Coronary Stents Do Not Work


Majid Ali, M.D.

The New York Times Wakes – Forty Years Later


 Consider the following quote from The New York Times of June 22, 2015:

But while stents unquestionably save lives of patients in the throes of a heart attack or a threatened heart attack, there is no convincing evidence that stents reduce heart attack risk for people suffering from the chest pains known as stable angina. These are people who feel tightness or discomfort walking up a hill, for example, because a partly blocked coronary artery is depriving their heart of blood. But the pain or tightness goes away if they stop and rest or just stay still.


Will the Times make any difference? No. As long hospitals and insurance companies continue to enrich themselves from stents, these tiny tubes will continue to be used.


Coronary Stents Videos


Video Part Two


Video Part Three


Video Part Four


Please consider my free course titled “Dr. Ali’s Heart Course.”


Will the Times make any difference? No. As long hospitals and insurance companies continue to enrich themselves from stents, these tiny tubes will continue to be used.


The typical treatment for angina is to thread a narrow catheter up from a blood vessel in the groin to the heart, squirt in a dye that allows a cardiologist to see blockages in arteries on X-rays, and then insert a stent in the blocked areas. Stents are safe but expensive.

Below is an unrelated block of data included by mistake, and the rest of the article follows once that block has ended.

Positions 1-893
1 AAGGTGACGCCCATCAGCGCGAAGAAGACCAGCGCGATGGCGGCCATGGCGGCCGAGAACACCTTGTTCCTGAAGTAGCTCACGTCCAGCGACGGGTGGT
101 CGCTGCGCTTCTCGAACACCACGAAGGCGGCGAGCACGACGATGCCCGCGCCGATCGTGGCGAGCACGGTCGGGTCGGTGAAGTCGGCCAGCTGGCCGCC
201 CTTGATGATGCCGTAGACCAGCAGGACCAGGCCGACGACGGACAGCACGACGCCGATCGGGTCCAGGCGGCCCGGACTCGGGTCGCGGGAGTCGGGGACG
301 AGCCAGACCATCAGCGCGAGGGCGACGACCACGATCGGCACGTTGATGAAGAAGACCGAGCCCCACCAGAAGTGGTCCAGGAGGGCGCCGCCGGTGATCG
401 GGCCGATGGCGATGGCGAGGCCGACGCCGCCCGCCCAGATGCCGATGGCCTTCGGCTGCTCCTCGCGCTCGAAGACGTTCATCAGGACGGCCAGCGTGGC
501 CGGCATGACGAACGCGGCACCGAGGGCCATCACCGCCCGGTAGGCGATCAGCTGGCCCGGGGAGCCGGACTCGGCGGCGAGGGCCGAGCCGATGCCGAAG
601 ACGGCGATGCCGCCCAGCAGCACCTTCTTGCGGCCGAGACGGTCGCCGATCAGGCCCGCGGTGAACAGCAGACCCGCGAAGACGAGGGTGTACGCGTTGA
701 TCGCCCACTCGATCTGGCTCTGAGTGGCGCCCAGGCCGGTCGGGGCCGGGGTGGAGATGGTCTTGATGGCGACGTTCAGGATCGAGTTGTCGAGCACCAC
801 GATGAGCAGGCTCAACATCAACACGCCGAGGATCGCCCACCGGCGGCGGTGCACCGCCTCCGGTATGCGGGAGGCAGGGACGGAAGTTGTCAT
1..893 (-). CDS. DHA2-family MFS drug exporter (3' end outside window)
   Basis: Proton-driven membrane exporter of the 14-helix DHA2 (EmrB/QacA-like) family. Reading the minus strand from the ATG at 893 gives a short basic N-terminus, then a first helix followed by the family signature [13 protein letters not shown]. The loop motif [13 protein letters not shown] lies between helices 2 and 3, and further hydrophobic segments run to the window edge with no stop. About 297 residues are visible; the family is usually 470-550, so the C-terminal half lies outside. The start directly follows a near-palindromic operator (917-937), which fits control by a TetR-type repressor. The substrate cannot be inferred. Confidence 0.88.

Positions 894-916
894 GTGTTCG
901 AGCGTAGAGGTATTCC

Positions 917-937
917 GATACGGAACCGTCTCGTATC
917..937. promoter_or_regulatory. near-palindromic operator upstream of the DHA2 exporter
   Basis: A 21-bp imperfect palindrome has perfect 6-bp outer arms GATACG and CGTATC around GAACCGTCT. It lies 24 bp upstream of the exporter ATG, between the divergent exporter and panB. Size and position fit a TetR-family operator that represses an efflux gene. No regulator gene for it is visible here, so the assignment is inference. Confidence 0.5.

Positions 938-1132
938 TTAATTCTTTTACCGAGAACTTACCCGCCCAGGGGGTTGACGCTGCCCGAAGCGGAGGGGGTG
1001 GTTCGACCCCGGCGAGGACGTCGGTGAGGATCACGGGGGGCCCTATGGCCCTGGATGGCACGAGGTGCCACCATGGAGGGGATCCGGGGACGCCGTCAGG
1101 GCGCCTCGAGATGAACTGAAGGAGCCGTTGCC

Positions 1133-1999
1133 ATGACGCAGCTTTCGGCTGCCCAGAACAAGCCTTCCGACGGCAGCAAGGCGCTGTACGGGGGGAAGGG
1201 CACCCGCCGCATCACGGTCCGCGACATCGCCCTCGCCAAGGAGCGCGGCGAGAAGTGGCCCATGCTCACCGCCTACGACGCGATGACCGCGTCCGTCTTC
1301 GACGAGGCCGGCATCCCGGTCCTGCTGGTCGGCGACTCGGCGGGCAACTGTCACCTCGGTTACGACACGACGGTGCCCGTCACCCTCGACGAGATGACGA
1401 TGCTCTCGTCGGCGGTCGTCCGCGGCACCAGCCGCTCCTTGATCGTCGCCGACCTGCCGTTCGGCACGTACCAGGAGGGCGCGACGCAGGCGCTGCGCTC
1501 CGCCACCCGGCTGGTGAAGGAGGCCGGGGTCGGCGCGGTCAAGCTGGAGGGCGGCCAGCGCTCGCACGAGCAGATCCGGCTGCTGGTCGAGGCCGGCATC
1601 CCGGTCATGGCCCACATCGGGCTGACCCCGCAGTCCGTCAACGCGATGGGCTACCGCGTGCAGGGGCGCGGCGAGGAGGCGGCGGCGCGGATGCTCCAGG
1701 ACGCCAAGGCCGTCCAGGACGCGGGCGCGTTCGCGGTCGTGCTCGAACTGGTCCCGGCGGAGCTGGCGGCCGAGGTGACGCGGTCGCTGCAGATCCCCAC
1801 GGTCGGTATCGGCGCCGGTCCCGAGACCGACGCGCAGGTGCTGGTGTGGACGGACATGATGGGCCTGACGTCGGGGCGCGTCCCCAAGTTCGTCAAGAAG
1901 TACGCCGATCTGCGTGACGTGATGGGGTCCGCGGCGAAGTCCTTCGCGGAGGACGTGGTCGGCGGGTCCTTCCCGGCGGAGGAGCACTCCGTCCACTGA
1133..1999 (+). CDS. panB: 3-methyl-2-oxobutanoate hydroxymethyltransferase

How Much Does Medicare Pay for Stents: Here is what the Times told its readers: payments vary depending on what kind of stent is used and how many, but are generally above $10,000 and can be more than $17,000.


The New York Times on Cholesterol – Still Wrong After Fifty Years

Here is an quote from the article published on June 22, 2015:

“And there is a reasonable argument that drugs — cholesterol -lowering statins in particular — might be just as good at reducing such pain.”

To learn how deceptive this statement from the Times really is, please consider free “Dr. Ali’s Cholesterol Course.


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